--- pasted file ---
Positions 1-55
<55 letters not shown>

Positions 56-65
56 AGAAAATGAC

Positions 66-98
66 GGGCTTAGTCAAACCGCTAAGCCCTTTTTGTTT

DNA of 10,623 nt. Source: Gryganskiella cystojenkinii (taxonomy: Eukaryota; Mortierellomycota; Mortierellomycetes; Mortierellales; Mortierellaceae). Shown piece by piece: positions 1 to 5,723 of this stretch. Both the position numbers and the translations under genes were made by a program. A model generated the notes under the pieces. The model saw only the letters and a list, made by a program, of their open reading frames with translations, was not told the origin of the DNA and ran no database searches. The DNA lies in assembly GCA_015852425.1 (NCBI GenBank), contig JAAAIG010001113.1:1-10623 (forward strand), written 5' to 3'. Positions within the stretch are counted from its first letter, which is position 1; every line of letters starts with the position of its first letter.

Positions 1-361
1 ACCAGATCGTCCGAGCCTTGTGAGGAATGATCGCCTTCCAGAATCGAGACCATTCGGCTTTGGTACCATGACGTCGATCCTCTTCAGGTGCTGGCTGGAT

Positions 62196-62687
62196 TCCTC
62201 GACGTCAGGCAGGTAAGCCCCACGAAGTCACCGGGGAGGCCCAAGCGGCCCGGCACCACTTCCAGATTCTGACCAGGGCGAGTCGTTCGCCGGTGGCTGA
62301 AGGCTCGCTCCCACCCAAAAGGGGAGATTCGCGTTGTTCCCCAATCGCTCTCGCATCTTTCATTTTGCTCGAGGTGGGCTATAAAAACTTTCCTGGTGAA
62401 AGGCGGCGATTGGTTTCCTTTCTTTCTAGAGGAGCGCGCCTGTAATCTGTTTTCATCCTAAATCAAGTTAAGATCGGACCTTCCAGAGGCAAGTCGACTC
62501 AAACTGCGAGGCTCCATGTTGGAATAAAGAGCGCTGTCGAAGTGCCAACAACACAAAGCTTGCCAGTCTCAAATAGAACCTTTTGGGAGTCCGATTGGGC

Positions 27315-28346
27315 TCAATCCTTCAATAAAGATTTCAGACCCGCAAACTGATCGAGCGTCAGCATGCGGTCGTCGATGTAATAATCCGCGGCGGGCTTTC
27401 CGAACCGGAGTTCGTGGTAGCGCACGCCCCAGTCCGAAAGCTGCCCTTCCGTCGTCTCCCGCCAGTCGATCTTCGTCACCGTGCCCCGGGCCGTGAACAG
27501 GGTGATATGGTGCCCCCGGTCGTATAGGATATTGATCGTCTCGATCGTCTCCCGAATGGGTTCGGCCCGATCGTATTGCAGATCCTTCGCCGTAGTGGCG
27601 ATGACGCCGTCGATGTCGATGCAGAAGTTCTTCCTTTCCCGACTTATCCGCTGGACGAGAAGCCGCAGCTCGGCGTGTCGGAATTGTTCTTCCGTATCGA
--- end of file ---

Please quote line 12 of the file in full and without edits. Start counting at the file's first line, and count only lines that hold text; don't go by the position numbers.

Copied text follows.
62201 GACGTCAGGCAGGTAAGCCCCACGAAGTCACCGGGGAGGCCCAAGCGGCCCGGCACCACTTCCAGATTCTGACCAGGGCGAGTCGTTCGCCGGTGGCTGA